2. Sketch is also a team of incredibly talented people. I'm kind of ‘new’ so I'm always trying to catch up with everyone else. Luckily, as well as being talented, everyone is super kind and generous with their time and knowledge, which makes me feel supported and part of the team. I want to especially thank Marcelo Marfil and Chris Downer. They’re talented designers but also super nice people. It's an honor to learn from them every day.

What music do you listen to while designing?

Any advice for ambitious designers?

Ask as many questions as possible. Don’t be afraid of not being amazing. Most of the time, being good is enough if you care about the product and especially about the people who are going to use it.

Surround yourself with people who are better than you. Learn as much as possible from them and help others who are just starting, especially those from different backgrounds, who might not have the same opportunities. Raise your voice for those who have no voice.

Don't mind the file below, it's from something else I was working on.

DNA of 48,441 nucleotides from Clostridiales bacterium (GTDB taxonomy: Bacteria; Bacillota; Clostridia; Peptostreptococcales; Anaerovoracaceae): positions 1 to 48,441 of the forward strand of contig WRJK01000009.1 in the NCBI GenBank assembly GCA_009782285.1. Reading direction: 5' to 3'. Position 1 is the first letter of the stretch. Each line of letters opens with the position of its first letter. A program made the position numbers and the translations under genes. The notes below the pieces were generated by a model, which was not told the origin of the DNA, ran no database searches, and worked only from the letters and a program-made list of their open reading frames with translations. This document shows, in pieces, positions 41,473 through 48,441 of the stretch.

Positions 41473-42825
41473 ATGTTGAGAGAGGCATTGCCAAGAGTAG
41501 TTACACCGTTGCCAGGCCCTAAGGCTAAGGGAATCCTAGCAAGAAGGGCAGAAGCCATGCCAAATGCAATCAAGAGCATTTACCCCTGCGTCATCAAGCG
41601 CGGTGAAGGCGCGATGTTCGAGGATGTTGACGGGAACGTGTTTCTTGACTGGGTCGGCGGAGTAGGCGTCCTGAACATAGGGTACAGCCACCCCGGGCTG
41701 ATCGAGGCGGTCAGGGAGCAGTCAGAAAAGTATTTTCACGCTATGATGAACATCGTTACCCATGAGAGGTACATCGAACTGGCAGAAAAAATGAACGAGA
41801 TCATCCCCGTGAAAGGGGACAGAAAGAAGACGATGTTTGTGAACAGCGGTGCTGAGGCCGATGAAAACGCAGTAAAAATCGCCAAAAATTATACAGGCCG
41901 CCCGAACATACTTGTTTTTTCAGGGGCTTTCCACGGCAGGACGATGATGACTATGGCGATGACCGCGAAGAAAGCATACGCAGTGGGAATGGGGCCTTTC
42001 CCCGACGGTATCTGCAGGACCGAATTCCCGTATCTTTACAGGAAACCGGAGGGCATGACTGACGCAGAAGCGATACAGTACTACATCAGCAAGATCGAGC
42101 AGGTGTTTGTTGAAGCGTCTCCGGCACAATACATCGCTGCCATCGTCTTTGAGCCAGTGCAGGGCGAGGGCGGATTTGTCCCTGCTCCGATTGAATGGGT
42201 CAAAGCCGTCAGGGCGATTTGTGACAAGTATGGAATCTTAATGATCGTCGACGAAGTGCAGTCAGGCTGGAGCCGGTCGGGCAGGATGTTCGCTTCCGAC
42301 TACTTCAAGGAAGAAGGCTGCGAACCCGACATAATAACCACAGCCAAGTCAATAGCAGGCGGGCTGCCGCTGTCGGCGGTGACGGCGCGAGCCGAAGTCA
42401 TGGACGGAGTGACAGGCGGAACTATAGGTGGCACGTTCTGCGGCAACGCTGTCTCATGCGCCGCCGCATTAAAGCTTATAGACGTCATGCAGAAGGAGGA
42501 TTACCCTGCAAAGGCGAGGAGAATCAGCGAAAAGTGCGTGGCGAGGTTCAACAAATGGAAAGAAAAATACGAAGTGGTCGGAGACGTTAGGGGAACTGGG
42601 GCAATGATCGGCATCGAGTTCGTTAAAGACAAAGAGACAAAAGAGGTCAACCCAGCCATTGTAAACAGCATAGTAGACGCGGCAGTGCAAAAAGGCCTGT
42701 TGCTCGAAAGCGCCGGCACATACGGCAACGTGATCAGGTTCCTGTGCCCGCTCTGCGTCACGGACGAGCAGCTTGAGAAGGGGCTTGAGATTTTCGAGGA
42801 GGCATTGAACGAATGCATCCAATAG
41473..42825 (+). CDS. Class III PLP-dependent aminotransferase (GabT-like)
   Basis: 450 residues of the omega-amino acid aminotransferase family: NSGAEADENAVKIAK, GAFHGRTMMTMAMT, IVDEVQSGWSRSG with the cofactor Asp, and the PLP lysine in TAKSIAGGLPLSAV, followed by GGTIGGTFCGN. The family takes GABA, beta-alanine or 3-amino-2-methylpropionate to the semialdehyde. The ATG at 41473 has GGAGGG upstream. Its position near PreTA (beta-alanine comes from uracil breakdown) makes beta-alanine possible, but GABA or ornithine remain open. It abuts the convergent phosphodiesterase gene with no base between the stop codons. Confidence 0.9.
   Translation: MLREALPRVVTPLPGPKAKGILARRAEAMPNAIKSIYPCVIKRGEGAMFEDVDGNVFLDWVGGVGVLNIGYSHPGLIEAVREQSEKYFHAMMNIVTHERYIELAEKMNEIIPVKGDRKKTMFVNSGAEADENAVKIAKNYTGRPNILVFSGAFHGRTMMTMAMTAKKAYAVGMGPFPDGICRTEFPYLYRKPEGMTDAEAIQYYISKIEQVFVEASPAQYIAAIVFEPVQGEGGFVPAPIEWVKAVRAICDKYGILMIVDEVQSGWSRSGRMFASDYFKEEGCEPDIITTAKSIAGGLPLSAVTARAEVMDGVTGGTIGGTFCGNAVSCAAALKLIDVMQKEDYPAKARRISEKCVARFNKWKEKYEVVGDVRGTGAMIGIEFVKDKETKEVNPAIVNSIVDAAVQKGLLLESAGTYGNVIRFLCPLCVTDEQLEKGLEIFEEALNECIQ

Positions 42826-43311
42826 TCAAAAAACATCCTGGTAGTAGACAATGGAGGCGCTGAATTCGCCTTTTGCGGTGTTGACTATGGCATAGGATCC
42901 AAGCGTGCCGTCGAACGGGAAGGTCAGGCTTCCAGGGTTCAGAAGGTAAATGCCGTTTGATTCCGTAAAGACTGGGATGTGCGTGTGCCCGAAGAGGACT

Dream big but move carefully. As technology grows fast we break too many things in the process of keeping up with it. Design is not about pushing pretty pixels but about solving people’s daily problems.

Anything you want to promote or plug?

I would like to recommend 4 books:

You could also follow me on Dribbble, Twitter or Unsplash.